Cannes film festival unveils its line-up
PARIS- Agence France-Presse
This photo shows Austrian director Michael Haneke and actress Isabelle Hupert. Haneke’s flim ‘Love,’ starring Hupert, will be screened in competiton at the festival.
The Cannes film festival yesterday unveiled its pick of Hollywood giants and art house newcomers to compete at the world’s top movie showcase on the French Riviera next month.
Organizers will announce the over 50 films awarded a slot at the May 16-27 event at a press conference in Paris, half of them in the official race for the Palme d’Or and half in the parallel new talent section, Un Certain Regard.
Cannes general delegate Thierry Fremaux selected the line-up from among some 1,700 submissions, from the biggest names in film right down to first-time directors from North America, Europe, Asia, Latin America or Africa.
Star-wise, Nicole Kidman is tipped to make a double appearance after Fremaux warned in an interview the Australian actress was “going to surprise us.” Kidman holds lead roles this year in two very different thrillers: “Stoker” by South Korea’s Park Chan-wook, and the 1960s-set “The Paperboy” by U.S. director Lee Daniels.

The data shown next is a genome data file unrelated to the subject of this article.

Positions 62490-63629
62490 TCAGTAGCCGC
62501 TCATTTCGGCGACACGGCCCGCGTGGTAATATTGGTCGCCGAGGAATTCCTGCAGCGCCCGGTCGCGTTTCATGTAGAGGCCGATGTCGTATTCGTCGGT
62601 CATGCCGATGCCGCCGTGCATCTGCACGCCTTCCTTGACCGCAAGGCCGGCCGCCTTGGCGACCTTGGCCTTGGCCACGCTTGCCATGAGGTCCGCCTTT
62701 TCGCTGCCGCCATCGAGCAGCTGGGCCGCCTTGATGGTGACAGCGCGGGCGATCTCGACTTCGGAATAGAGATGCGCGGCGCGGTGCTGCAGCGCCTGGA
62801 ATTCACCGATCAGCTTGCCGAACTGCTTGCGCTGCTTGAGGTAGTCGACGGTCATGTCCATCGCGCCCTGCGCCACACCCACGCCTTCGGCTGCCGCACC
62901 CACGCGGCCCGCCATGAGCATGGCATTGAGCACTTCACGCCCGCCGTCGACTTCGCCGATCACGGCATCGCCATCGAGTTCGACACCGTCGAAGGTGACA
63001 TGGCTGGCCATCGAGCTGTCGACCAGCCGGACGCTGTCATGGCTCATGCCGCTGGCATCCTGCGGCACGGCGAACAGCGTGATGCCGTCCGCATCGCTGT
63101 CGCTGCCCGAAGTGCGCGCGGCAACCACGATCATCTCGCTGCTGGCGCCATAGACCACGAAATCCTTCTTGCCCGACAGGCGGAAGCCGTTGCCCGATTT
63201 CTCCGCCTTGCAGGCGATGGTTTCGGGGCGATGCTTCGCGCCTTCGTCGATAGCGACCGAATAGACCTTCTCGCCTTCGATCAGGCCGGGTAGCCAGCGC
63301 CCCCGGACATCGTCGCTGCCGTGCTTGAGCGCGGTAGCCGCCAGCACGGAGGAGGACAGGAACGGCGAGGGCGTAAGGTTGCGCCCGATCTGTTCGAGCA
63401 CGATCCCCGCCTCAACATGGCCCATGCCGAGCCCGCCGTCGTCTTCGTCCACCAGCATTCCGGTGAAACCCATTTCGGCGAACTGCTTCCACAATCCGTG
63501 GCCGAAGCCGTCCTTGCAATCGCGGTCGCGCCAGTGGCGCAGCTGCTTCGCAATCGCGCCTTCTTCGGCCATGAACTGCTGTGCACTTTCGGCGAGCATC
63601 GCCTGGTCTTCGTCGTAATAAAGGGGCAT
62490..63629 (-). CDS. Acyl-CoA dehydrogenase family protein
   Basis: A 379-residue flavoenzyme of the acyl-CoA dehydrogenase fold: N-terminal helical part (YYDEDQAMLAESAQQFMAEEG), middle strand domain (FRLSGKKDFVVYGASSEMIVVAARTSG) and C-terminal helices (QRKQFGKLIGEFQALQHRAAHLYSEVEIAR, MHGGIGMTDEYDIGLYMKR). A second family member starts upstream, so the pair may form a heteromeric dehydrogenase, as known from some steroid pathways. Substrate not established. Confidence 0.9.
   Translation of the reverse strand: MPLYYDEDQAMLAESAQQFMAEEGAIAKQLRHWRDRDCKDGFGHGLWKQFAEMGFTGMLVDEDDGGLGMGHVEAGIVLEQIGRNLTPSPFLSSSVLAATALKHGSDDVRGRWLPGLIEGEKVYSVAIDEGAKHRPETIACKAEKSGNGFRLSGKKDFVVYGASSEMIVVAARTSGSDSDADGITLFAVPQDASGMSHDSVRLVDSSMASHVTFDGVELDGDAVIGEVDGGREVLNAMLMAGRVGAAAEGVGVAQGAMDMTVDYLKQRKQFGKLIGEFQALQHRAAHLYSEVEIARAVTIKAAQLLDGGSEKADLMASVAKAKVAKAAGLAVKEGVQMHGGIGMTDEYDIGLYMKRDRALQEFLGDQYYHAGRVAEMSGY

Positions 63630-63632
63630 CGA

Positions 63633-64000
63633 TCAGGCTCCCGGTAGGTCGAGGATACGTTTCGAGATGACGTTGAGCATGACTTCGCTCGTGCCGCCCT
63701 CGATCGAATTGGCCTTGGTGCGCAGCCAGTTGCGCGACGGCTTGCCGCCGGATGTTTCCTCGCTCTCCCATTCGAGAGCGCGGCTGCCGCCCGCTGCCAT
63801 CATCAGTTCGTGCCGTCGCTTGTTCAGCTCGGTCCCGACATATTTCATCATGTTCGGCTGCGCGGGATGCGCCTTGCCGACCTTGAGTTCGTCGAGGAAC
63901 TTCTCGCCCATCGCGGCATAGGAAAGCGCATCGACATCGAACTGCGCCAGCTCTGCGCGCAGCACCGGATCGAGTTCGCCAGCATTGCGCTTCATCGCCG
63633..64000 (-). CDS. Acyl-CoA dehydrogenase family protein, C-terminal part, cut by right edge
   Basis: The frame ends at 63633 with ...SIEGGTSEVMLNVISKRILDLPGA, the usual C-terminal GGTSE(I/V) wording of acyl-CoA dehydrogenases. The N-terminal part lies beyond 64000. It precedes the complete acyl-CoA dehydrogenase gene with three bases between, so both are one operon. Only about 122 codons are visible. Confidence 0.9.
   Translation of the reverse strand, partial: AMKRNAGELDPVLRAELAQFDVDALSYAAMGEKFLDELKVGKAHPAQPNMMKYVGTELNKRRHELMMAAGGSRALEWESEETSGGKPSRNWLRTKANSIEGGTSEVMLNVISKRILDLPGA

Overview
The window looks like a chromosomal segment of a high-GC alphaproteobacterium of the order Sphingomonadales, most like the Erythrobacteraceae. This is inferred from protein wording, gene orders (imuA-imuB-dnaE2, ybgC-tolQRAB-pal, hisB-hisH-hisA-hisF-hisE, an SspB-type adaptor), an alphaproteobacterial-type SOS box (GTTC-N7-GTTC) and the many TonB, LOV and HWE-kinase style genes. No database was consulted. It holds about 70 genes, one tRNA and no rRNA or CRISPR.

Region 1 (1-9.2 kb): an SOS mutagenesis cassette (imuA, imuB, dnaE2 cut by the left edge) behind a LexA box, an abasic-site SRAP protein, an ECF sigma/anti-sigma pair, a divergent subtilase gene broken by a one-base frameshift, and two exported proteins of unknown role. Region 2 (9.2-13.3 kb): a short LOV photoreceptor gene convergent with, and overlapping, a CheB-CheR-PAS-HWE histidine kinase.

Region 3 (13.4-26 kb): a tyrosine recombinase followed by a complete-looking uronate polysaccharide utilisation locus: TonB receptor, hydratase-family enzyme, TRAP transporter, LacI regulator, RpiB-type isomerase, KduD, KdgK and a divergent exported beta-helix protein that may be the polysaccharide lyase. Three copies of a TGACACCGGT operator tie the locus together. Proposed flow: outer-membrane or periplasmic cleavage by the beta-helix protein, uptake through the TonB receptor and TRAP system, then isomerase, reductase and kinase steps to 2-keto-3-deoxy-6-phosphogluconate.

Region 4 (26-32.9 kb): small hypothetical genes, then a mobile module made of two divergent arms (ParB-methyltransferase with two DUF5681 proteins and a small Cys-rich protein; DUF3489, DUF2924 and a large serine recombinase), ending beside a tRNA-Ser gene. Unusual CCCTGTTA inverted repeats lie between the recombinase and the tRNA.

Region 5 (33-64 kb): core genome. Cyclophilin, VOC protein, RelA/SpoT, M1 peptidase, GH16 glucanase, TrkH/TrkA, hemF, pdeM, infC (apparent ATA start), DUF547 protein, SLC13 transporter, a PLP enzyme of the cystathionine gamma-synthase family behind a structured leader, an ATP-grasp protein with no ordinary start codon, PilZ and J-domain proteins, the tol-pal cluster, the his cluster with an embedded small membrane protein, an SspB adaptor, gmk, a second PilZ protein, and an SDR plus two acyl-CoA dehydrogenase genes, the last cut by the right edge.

The French press is betting on Marion Cotillard, star of three Cannes-tipped films: “Of Rust and Bone” by Frenchman Jacques Audiard, “Low Life” by US director James Gray about an immigrant woman tricked into a life of burlesque, and Christopher Nolan’s new Batman movie, “The Dark Knight Rises”.
“On the Road” by the Brazilian Walter Salles is all-but-assured of a slot: based on the Jack Kerouac novel the movie stars Kirsten Dunst, Kristen Stewart and Viggo Mortensen.
David Cronenberg’s “Cosmopolis”, starring Robert Pattinson as a billionaire asset manager, is seen as a strong contender, as is Australia’s Andrew Dominik with the gangster flick “Killing Them Softly” starring Brad Pitt.
Austrian director Michael Haneke, whose “The White Ribbon” won the 2009 Palme d’Or, is seen as a likely choice with “Love,” starring Isabelle Huppert as a woman hit by a stroke.
Veteran Frenchman Alain Resnais, who will shortly turn 90, is expected to bring his new film “You Ain’t Seen Nothing Yet.”
From Britain, Ken Loach, who has brought 16 films to Cannes in the past, could be in contention with “The Angel’s Share,” about an ex-offender on the mend.
This year’s jury is lead by Italian director Nanni Moretti, who scooped a Palme d’Or for “The Son’s Room” in 2001.